Early Cesar Pelli Building Threatened with Demolition

Early Cesar Pelli Building Threatened with Demolition

Readers seek help for preservation emergencies / June 21, 2005

COMSAT Laboratories
COMSAT Laboratories occupies 150 acres in Clarksburg, Md.
Dear Preservation 911,

The COMSAT Laboratories Building at 22300 Comsat Drive, visible from the I-270 "high-technology" corridor in Clarksburg, Md., and 34 miles northwest of downtown Washington, D.C., is threatened with demolition. The roughly 150-acre site has been sold to a developer who plans to file for a mixed-use rezoning permit to construct townhouses, offices, retail, and light industry on the pastoral site.

Cesar Pelli, while director of design for Daniel, Mann, Johnson & Mendenhall, designed the 1969 building for COMSAT's research and development laboratories, which were working under a mandate from President Kennedy to create a global communications satellite industry for commercial purposes. More than 300 patents were filed based on the research and technology pioneered at the building in the area of commercial satellite communication.

Not only does the building have extraordinary significance in the scientific and technological arena, but it was one of the first in the Washington area to fully capitalize on the "high-tech" esthetic. Pelli drew inspiration from the sleek exteriors of airplanes as evidenced in the building's prefabricated aluminum paneled walls and softly rounded flush glass windows. These materials are coordinated into a seamless, futuristic building that has become an icon in the Washington metropolitan landscape. It is the most familiar building on the Interstate-270 corridor, the gateway to the county's high-technology "main street." The quintessential "machine in the garden," COMSAT Laboratories is an early Pelli masterpiece sitting currently on a pastoral setting. It is a building and site that the architect himself has gone on record as saying deserves protection.

Although the Montgomery County Historic Preservation Commission approved the preservation of the building and a 33-acre environmental setting in April 2005, the building is still extremely threatened. On May 26, the case was heard before the Montgomery County Planning Board. Testimony was taken from the Historic Preservation Staff in support of designation. The building owners, LCOR, Inc., a Berwyn, Pennsylvania-based development company, claim that Pelli's credit for the building remains in question, that designation will threaten all potential business interests in the county, and that the scientific accomplishments of the laboratories are just "window dressing" for Park and Planning's desire to designate a Pelli building.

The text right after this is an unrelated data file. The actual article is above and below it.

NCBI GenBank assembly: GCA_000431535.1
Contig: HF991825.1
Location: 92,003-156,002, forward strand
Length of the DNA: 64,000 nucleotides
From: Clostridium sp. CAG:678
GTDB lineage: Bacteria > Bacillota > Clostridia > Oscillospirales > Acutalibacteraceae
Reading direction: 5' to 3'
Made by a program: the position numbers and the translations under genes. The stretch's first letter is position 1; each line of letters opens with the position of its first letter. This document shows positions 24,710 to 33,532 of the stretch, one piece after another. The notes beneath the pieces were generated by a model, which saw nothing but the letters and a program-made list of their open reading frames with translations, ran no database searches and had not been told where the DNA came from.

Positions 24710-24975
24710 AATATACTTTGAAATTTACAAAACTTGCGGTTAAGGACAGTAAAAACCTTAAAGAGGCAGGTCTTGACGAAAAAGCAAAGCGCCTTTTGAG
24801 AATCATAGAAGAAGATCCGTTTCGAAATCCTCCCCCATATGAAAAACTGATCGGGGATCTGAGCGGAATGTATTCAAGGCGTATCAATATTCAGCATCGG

Regarding the attribution of the building, Pelli himself has written three communications to the Planning Board and/or Historic Preservation staff supporting designation. The nomination for historic designation was prepared in November 2004 by Professors Isabelle Gournay and Mary Corbin Sies, both faculty at the University of Maryland (Schools of Architecture and Historic Preservation Faculty). It is a thoroughly researched work (both professors are considered the experts in modern architecture in Maryland) that places equal emphasis on the historical/scientific and architectural significance of the building.

The Planning Board did not vote in May because the Chairman was absent. The Planning Board work session and a vote will be taken up on July 7, 2005. The case moves on to the Montgomery County Council in the fall.

For more information, contact: Gwen Wright, Historic Preservation Supervisor
Montgomery County Department of Park and Planning Historic Preservation Section
(301) 563-3413


Ms. Joey Lampl
Architectural Historian/Preservation Planner

Preservation 911 is a message board open to all readers. While National Trust staff will respond to the extent feasible, this will not be possible in all cases. We encourage other readers involved in state or local preservation to respond with advice or assistance. To contact either a regional office of the National Trust, a statewide or local nonprofit organization, or your state's historic preservation office,

The National Trust's regional and field offices bring the programs and tools of the Trust to communities across the country. They offer technical assistance through consultations and field visits and financial help through small grants. They hold educational programs for professional preservationists and work to foster policies that help historic places. They also provide leadership on issues that concern entire regions, such as saving historic schools, fighting sprawl, and revitalizing cities.